Have you ever heard the phrase “sleeping like a baby”? It usually means that the person had a really good sleep. But ask any new parent and they will tell you that most babies don’t “sleep like a baby“. Many new parents struggle with helping their baby fall asleep or their baby waking often in the night.
Infant sleep is such a complicated topic and there are so many different ideas and opinions on how to help a baby sleep. A baby’s sleep routine will change many, many times over the first 3 years and every baby’s sleep routine is different.
Every baby is different. What works for one baby may not work for your baby. Nobody knows your baby better than you.
Evidence about infant sleep shows:
- Sleep is important for a baby’s growth, both physical and cognitive.
- Each baby has their own sleep-wake routine and newborns will not have a regular sleep pattern for at least 6 weeks.
- Babies have different sleep states: drowsy, quiet sleep (the beginning state of actual sleep) and active sleep (deep and REM sleep).
- Newborns will need to wake often in the night to feed.
- A baby’s sleep pattern changes with their age, they will need less sleep and will be able to sleep for longer periods of time as they grow.
- A baby’s temperament impacts their sleep patterns: infants with easier temperaments may have fewer sleep challenges.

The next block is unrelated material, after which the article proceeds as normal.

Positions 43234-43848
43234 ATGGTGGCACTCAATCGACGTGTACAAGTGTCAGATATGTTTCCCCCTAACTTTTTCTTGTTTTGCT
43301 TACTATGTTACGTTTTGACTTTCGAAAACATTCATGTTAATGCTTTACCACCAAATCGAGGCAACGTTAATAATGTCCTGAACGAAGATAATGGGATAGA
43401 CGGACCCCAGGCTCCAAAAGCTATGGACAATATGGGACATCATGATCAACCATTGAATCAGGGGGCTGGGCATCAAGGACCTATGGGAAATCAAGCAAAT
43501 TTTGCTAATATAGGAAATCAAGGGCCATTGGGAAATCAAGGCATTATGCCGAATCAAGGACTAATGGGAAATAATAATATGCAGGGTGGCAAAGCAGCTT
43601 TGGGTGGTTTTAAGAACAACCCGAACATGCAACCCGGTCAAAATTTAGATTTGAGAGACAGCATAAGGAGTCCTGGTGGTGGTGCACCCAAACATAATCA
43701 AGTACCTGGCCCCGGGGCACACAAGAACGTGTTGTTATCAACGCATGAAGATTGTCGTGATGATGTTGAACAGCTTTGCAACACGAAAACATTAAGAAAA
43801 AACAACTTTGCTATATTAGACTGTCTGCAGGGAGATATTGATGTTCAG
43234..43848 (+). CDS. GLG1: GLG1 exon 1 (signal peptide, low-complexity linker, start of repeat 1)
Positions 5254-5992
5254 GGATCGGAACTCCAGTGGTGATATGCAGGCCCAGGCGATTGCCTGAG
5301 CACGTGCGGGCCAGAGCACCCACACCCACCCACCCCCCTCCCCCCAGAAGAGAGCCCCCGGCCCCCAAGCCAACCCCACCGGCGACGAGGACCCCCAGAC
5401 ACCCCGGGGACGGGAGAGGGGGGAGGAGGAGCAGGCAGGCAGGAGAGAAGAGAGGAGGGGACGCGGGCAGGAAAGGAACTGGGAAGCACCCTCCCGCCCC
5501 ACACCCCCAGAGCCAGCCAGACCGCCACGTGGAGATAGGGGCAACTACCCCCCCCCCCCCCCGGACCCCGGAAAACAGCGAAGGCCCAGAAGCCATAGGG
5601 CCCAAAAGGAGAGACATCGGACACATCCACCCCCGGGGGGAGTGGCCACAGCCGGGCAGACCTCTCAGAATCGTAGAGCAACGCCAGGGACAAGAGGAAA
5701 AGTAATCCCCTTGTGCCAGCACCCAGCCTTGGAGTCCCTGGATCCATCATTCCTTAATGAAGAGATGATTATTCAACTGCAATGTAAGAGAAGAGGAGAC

- Breastfed babies will wake up more often as breast milk is digested quicker.
- Babies do not just fall asleep when they are tired. They need healthy sleep routines so they can learn how to settle down and fall asleep.
Tips to support healthy sleep routines for your baby:
- Create an environment that supports sleep: light in the day, dark and quiet at night, not too hot and not too cold.
- Ensure your baby’s sleep space is safe, calm and peaceful.
- Create routines for sleep time and use them consistently. Bed time routines help your baby wind down and know that it’s time to sleep.
- Watch for and learn your baby’s cues – when are they getting drowsy or ready for sleep, when are they hungry?
- Put your baby into their sleep space when they are drowsy but awake. Try to avoid feeding or rocking your baby to sleep and let your baby practice falling asleep on their own.
- Respond to your baby in a calm and gentle way when they wake at night but avoid too much stimulation. Keep things dark and quiet.
- Ensure that you are getting enough sleep, Parents who get enough sleep are better able to respond to their baby’s needs
- Ask for help. Caring for a baby can be very stressful and exhausting especially when you are sleep deprived.
If you have questions about taking care of baby, speak to a Public Health Nurse on eChat or call (416) 338-7600.
For more information:
- Welcome to Parenting – an online parenting program with lots of information on many different topics including sleep
- Healthy & Safe Sleep Tips for Infants: 0-12 months
- Comforting your crying baby
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On Tue, Dec 8, 2020 at 9:00 AM Pregnancy to Parenting wrote:
> Michele Antunes RN posted: ” Have you ever heard the phrase “sleeping like > a baby”? It usually means that the person had a really good sleep. But ask > any new parent and they will tell you that most babies don’t “sleep like a > baby”. Many new parents struggle with helpi” >